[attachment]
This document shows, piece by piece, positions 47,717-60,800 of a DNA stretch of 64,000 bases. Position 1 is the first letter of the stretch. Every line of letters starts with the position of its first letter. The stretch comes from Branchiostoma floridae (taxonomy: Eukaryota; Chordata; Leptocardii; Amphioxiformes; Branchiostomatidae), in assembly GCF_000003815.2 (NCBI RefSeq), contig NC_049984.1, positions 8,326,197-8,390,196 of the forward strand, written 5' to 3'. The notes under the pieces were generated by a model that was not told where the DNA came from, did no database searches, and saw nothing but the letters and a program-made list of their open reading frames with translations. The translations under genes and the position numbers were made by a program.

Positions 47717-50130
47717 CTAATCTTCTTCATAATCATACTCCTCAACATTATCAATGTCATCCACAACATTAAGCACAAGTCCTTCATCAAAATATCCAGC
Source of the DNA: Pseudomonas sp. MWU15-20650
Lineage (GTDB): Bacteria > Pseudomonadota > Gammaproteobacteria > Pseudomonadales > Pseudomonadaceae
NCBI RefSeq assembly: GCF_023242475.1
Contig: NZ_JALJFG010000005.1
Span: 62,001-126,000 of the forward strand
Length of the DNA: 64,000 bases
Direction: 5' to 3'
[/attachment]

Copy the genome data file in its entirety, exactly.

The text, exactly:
This document shows, piece by piece, positions 47,717-60,800 of a DNA stretch of 64,000 bases. Position 1 is the first letter of the stretch. Every line of letters starts with the position of its first letter. The stretch comes from Branchiostoma floridae (taxonomy: Eukaryota; Chordata; Leptocardii; Amphioxiformes; Branchiostomatidae), in assembly GCF_000003815.2 (NCBI RefSeq), contig NC_049984.1, positions 8,326,197-8,390,196 of the forward strand, written 5' to 3'. The notes under the pieces were generated by a model that was not told where the DNA came from, did no database searches, and saw nothing but the letters and a program-made list of their open reading frames with translations. The translations under genes and the position numbers were made by a program.

Positions 47717-50130
47717 CTAATCTTCTTCATAATCATACTCCTCAACATTATCAATGTCATCCACAACATTAAGCACAAGTCCTTCATCAAAATATCCAGC
Source of the DNA: Pseudomonas sp. MWU15-20650
Lineage (GTDB): Bacteria > Pseudomonadota > Gammaproteobacteria > Pseudomonadales > Pseudomonadaceae
NCBI RefSeq assembly: GCF_023242475.1
Contig: NZ_JALJFG010000005.1
Span: 62,001-126,000 of the forward strand
Length of the DNA: 64,000 bases
Direction: 5' to 3'